Police reporting duties change as cop shops embrace social media

Old-timers will recall making regular calls to district stations to see what's going on. That practice has ended for many reporters. The Baltimore Sun's Justin Fenton gets a text tweet on his phone when a significant crime happens, usually within 20 minutes. “It’s like I’m a member of the command staff,” he says.

The system has limitations: tweets give the barest of details, and the Baltimore police Twitter stream shuts down at midnight. And Fenton says that when he reaches out to police for more information, he often hears, “What we tweeted is all we have.” All 140 characters of it.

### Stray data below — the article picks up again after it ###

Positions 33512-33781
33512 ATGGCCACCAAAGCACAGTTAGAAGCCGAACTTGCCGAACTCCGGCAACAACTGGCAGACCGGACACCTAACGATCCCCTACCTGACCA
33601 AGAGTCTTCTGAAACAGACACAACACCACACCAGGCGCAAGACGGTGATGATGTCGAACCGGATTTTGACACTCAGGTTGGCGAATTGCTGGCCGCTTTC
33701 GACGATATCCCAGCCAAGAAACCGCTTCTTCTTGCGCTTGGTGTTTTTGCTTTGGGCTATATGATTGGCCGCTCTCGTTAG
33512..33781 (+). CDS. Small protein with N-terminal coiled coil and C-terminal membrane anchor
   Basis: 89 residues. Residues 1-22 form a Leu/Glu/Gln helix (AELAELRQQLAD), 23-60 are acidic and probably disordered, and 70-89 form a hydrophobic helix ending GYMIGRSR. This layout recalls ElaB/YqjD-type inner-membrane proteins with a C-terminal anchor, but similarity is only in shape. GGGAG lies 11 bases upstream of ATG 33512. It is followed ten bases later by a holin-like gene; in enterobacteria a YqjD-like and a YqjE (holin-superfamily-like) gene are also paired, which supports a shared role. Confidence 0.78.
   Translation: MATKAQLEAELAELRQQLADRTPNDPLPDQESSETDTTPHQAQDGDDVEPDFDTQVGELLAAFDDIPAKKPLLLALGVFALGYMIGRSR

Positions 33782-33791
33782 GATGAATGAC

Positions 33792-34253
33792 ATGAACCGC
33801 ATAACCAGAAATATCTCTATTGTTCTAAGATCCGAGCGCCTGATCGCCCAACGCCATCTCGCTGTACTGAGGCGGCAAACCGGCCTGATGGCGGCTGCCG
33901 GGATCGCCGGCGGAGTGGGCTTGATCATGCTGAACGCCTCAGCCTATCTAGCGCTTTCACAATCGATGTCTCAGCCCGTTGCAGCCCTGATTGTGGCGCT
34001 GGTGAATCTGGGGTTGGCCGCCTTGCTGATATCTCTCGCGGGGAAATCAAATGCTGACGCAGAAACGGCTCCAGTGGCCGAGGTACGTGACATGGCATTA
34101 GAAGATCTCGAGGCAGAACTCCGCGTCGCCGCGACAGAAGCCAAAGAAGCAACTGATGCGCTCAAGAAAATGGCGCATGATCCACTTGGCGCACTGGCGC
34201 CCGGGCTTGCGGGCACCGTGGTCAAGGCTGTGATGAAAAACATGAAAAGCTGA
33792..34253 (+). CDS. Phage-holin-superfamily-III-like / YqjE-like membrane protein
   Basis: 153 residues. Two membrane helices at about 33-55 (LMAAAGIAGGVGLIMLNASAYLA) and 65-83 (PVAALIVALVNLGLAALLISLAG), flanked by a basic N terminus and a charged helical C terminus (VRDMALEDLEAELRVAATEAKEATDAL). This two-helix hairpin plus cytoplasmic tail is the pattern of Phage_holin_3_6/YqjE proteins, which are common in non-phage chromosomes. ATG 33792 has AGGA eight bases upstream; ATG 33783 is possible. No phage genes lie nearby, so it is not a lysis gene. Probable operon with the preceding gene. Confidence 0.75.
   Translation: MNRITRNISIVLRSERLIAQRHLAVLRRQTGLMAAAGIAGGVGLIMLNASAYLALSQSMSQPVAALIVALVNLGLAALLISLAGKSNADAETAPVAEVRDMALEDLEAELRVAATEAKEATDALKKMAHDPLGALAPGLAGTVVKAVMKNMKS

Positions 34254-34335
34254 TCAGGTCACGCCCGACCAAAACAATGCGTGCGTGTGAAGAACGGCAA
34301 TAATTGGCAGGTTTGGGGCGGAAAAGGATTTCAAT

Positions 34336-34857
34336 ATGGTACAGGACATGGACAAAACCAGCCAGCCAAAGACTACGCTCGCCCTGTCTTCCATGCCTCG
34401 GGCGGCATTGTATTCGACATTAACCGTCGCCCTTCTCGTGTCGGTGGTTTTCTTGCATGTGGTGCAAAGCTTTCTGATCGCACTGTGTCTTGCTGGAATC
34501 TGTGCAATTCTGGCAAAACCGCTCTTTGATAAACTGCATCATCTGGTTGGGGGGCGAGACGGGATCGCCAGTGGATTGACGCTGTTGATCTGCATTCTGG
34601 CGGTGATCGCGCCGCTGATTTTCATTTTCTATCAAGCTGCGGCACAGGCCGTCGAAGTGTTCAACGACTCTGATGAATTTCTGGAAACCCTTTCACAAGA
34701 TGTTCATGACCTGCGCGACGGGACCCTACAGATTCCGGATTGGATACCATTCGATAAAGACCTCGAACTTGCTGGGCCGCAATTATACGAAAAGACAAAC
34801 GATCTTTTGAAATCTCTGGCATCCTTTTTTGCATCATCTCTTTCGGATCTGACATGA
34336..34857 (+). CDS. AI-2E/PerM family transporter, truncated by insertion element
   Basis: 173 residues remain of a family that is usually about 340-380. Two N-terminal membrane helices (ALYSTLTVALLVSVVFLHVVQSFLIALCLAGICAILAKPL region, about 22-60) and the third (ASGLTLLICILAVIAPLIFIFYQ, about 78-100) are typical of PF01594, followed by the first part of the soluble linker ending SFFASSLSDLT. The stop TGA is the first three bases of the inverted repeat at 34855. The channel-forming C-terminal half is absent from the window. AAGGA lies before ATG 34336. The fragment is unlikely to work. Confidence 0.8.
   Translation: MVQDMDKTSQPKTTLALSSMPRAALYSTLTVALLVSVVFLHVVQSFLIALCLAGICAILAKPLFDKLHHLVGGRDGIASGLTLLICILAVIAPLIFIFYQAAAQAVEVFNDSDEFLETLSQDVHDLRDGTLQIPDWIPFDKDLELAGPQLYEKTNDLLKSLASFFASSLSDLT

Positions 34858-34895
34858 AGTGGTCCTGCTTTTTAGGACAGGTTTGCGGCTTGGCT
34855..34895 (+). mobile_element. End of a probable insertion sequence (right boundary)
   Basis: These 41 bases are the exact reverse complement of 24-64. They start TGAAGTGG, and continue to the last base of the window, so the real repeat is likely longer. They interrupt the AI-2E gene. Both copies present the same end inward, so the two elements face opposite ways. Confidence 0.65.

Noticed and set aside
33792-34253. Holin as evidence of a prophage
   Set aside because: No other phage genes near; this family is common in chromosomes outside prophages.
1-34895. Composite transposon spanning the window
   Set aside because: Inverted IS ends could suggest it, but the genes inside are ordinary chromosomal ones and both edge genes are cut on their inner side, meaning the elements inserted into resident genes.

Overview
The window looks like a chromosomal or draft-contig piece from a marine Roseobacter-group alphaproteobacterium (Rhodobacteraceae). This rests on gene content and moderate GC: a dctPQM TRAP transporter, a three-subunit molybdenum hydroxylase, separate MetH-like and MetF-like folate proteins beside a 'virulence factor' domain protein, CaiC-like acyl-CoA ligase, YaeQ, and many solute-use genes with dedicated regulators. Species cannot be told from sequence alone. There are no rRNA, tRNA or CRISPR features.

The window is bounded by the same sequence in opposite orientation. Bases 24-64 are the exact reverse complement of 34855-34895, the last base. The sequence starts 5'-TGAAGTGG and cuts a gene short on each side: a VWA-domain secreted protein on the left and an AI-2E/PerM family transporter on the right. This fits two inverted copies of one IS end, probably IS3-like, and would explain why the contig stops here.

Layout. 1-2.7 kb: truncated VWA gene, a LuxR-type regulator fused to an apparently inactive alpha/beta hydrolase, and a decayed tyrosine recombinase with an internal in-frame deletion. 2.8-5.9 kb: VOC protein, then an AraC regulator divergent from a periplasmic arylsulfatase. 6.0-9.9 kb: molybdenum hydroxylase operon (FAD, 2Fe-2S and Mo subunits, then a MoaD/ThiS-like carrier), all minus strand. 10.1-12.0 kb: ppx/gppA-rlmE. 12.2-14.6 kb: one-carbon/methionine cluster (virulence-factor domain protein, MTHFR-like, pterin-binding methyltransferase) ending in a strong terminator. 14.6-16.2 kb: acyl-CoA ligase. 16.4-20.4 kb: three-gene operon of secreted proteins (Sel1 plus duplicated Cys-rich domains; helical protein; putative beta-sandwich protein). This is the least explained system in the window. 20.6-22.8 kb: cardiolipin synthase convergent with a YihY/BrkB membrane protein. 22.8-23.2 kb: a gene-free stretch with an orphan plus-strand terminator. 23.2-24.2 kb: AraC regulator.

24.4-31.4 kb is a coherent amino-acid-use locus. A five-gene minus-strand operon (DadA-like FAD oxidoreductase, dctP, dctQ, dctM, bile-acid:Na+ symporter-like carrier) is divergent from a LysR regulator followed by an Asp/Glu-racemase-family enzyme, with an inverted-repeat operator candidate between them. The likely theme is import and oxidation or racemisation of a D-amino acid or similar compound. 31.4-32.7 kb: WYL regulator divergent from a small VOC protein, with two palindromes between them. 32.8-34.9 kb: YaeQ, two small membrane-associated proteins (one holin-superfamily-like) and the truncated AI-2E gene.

> When crime victims tweet, new and old dilemmas meet for news outlets

  • Jim Romenesko

    From 1999 to 2011, Jim Romenesko maintained the Romenesko page for the Poynter Institute, a Florida-based non-profit school for journalists. Poynter hired him in August of 1999, after seeing his MediaGossip.com, a hobby site he started in May of 1999.


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